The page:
Federal Reserve Announces Major Interest Rate Reduction as a Result of the Wuhan Coronavirus

|
 @eb454
|
Posted: Mar 15, 2020 5:32 PM
Federal Reserve Announces Major Interest Rate Reduction as a Result of the Wuhan Coronavirus

Source: AP Photo/Tony Dejak

During a press conference on Sunday, President Donald Trump announced that the Federal Reserve is taking drastic action to cushion the economy from the Wuhan coronavirus outbreak that has become a pandemic. According to Trump, the Federal Reserve will drop the interest rate to near zero. 

"The effects of the coronavirus will weigh on economic activity in the near term and pose risks to the economic outlook. In light of these developments, the Committee decided to lower the target range for the federal funds rate to 0 to 1/4 percent," the Federal Open Market Committee said in a statement. "The Committee expects to maintain this target range until it is confident that the economy has weathered recent events and is on track to achieve its maximum employment and price stability goals. This action will help support economic activity, strong labor market conditions, and inflation returning to the Committee's symmetric 2 percent objective."

From the Wall Street Journal:

The Fed will buy at least $500 billion in Treasury securities and $200 billion in mortgage-backed securities over the coming months to help unclog markets that grew dysfunctional last week, the central bank said. It said it would initiate the program, called quantitative easing, on Monday.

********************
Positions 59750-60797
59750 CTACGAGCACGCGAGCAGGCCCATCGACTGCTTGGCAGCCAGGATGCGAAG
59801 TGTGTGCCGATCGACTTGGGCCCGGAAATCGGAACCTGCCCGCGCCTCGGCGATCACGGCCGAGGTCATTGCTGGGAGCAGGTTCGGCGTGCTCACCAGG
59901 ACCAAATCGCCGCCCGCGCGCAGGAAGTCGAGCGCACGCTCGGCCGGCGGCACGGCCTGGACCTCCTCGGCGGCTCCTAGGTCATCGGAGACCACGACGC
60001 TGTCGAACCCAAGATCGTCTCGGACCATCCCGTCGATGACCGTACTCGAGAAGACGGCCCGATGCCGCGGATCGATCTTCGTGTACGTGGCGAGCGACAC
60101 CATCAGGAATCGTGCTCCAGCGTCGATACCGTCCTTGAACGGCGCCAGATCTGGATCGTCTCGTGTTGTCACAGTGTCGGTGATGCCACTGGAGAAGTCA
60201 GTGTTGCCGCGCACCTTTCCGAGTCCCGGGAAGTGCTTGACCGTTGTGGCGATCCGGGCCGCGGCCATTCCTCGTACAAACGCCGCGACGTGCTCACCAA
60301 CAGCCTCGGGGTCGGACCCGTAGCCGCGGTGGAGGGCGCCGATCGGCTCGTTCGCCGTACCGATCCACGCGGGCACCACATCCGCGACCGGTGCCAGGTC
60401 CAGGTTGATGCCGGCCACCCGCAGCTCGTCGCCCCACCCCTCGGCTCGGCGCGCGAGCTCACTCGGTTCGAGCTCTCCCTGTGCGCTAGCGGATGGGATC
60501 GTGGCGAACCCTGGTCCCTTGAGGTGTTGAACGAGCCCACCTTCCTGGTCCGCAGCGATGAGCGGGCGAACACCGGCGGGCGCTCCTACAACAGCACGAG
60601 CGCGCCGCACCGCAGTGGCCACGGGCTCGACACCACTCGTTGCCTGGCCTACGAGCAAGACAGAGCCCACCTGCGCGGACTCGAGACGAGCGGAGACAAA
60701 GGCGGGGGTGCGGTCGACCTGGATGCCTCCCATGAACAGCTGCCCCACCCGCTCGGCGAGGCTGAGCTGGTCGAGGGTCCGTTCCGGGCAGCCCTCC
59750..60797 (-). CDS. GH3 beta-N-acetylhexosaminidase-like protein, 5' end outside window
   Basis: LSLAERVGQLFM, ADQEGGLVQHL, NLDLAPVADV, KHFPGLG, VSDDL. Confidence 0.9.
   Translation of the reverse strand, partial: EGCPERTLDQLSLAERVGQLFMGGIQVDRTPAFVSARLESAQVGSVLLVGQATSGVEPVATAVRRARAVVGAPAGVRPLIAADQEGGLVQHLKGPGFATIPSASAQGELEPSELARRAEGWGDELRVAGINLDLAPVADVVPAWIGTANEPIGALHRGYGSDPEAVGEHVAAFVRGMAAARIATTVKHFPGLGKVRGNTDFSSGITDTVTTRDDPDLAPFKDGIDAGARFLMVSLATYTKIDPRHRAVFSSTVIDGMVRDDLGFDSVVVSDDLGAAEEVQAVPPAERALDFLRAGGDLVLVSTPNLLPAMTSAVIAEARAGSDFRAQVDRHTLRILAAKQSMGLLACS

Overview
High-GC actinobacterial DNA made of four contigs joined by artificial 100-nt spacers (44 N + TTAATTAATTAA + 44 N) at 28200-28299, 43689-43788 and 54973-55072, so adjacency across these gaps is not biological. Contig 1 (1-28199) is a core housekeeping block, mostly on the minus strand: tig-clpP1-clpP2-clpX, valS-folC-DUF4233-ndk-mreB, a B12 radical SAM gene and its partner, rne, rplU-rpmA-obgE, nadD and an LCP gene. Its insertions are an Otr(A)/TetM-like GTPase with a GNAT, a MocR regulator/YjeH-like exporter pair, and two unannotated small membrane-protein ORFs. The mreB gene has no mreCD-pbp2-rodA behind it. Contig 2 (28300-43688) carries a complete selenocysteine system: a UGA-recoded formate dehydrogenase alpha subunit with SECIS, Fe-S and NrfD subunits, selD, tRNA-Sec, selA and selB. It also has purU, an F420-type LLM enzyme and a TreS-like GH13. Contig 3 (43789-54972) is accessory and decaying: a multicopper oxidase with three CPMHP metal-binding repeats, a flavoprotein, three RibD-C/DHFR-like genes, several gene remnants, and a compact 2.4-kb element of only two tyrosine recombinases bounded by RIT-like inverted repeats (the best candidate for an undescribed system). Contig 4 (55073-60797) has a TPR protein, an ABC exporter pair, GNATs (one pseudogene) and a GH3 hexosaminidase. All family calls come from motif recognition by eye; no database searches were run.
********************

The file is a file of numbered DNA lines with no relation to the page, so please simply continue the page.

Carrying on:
The Fed said it was activating swap lines with five other central banks, including the European Central Bank and the Bank of England, to smooth out disruptions in overseas dollar-funding markets, effectively encouraging foreign central banks to use existing facilities to supply dollars to their own financial systems.

The central bank also announced a series of steps to boost lending, including by lowering the rate charged to banks for short-term emergency loans from its discount window to 0.25% from 1.75%. It said it would encourage banks to tap their capital and liquidity buffers to lend to households and businesses affected by the coronavirus.